In a scenario in which half of global food consumption of vegetable origin is derived from wheat, corn, and rice, according to data from the Food and Agriculture Organization (FAO), the inclusion on the menu of Non-Conventional Food Plants, known as PANC, emerges as a possibility for diversifying people’s diets. Committed to finding strategies capable of spreading their use, ethnobotanists, nutritionists, biologists, and agronomists have developed studies with the aim of identifying obstacles in the production chain and defining actions to win over the consumer’s taste buds.
PANC are plants, or parts of plants, that can be used as food, but are little known or underused by the majority of the population, especially in urban centers. From the finding that the diet of Brazilian society includes little variety of foods, ethnobotanist Patrícia Muniz de Medeiros, of the Federal University of Alagoas (UFAL), affirms that it is possible to increase the range of products consumed (see Pesquisa FAPESP issue nº 295), considering that at least 10% of the country’s vegetable biodiversity has food potential. “The more varied the diet, the more nutrients are ingested. Besides that, climatic changes will likely affect the cultivation of the most consumed species. PANC could work as an alternative in a scenario of uncertainties in the food system,” argues Medeiros.
Coordinator of a research group since 2017 that seeks to identify bottlenecks in the popularization of PANC consumption, which includes analyses of extractive activities and consumer habits, the ethnobotanist discovered that people over 60 years of age are the portion of the Brazilian population that most consume this type of product. It is also in this age group where there is most resistance to their consumption. “Many of these people associate their use with situations of hunger, which is why it is necessary to redefine these negative experiences,” she proposes.
Coined around 15 years ago by biologist Valdely Kinupp, of the Federal Institute of Amazonas (IFAM), the acronym PANC has helped popularize the consumption of these plants, in Medeiros’ opinion, to the extent that it attracts attention from the haute cuisine market and urban public. “However, some plants, such as genipap and cambui, are considered PANC, but in parts of Brazil their consumption is already widespread,” she says. With studies about the history of food in Brazil, journalist Phellipe Marcel da Silva Esteves, of Fluminense Federal University (UFF), agrees that the term PANC is effective for spreading their consumption, but says that it is inaccurate terminology. “There is not just one food custom in Brazil. In Rio de Janeiro and in São Paulo, for example, we don’t use cassava leaves in cooking, while it is common in Pará,” he states. For this reason, some researchers prefer using terms such as wild food plants, instead of the acronym.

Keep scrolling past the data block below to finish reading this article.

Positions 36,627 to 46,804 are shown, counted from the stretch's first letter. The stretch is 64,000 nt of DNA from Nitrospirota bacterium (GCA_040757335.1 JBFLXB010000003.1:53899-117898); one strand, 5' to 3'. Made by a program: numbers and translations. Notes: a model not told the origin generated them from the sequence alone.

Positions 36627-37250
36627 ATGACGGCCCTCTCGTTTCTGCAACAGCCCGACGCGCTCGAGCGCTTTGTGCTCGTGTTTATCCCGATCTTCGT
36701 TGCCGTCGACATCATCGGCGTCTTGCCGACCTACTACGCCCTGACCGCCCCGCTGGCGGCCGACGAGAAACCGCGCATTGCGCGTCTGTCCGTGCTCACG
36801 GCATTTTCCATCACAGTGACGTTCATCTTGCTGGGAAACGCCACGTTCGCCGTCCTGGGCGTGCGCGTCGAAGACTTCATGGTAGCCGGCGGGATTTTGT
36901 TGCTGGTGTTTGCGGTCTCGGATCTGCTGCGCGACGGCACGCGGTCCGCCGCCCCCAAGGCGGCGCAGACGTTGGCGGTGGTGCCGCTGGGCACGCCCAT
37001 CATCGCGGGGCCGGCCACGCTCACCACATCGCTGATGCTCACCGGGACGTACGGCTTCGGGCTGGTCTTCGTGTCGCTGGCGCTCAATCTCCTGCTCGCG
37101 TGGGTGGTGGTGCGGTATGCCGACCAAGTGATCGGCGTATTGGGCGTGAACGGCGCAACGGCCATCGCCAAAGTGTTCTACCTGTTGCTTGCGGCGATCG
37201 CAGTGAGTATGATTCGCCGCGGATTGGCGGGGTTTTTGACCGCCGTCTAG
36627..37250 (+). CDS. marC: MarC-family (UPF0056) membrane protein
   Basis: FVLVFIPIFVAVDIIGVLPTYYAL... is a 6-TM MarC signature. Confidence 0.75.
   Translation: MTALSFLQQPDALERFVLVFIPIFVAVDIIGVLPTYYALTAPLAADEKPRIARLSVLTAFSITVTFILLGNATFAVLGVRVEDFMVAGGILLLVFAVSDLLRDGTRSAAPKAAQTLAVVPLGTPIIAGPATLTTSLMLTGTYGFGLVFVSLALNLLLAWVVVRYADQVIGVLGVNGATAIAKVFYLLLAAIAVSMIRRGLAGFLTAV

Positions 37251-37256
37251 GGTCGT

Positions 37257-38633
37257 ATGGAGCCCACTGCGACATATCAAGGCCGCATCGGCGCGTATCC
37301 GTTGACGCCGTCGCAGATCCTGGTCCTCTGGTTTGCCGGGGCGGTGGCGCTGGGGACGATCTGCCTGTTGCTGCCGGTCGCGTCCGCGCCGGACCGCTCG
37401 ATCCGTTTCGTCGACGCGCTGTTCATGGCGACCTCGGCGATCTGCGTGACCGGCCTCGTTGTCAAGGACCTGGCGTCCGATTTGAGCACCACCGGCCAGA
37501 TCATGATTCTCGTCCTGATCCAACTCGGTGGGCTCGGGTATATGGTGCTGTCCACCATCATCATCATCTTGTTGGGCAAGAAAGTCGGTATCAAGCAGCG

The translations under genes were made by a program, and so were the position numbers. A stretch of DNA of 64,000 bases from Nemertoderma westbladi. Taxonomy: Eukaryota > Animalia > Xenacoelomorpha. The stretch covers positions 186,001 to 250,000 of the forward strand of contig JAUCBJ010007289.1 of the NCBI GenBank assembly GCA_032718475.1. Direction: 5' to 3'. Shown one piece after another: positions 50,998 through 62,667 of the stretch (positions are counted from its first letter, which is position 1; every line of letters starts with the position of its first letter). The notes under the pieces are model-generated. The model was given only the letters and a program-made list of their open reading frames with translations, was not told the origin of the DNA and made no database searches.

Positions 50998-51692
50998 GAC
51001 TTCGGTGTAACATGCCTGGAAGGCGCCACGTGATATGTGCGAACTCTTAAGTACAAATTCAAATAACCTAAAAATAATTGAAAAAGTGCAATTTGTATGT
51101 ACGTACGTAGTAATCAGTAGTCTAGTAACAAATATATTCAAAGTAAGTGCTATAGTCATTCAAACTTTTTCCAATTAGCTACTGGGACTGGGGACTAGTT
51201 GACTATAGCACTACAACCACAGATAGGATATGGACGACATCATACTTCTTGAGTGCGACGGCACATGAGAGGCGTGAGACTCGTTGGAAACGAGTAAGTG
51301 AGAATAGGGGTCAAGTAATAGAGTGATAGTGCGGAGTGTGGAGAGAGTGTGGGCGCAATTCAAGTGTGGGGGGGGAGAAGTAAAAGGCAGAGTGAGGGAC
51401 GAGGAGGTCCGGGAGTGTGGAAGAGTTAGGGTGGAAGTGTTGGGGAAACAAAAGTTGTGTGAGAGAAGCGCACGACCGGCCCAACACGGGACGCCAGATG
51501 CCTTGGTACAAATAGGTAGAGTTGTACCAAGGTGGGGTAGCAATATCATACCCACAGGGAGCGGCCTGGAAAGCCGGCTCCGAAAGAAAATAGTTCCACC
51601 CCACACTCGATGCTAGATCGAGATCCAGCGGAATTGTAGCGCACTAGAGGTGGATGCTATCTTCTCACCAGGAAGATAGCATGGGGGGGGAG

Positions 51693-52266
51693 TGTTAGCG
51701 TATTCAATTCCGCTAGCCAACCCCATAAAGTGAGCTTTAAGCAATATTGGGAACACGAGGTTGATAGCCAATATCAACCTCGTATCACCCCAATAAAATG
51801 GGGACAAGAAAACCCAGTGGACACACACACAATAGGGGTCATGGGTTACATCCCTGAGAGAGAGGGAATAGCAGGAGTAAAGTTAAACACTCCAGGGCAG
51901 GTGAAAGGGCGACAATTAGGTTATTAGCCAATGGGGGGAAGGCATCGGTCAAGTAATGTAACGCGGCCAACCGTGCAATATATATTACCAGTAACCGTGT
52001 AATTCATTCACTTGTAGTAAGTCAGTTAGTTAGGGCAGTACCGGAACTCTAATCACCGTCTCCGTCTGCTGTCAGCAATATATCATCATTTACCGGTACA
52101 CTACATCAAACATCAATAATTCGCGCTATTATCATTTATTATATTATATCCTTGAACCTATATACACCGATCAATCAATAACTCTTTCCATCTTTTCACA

A specialist in food biodiversity, with a project developed over the last four years to investigate consumption of PANC, mushrooms, and game meat in Brazil, Michelle Cristine Medeiros Jacob, professor of the nutrition course at the Federal University of Rio Grande do Norte (UFRN), is carrying out a study to analyze data from the latest Family Budget Surveys from the Brazilian Institute of Geography and Statistics (IBGE), in partnership with other researchers. In the survey, data related to the consumption of these three ingredients by around 39,000 people was extracted. “Considering the partial results, we can state that the greatest consumers of PANC in the country are women with an average income of R$1,400,” she says. She points out that, when comparing the three groups of products, PANC consumers have the profile closest to the average of the general population of Brazil, suggesting that these plants have a huge potential for inclusion in the diet. “Looking specifically at the PANC group in rural settings, its main consumers are people with lower incomes, that depend on natural resources to feed themselves. Whereas in urban areas, these consumers have higher incomes and are associated with a movement that has grown over the past 10 years, of valuing organic and traditional products from the country’s biodiversity,” she explains. Based on the collection of data, the proposal of the project coordinated by Jacob is to develop actions to popularize PANC consumption. The first step is teaching potential users to identify them. “The majority of people are botanically blind with regards to PANC, because they are not able to see them as food,” adds the nutritionist.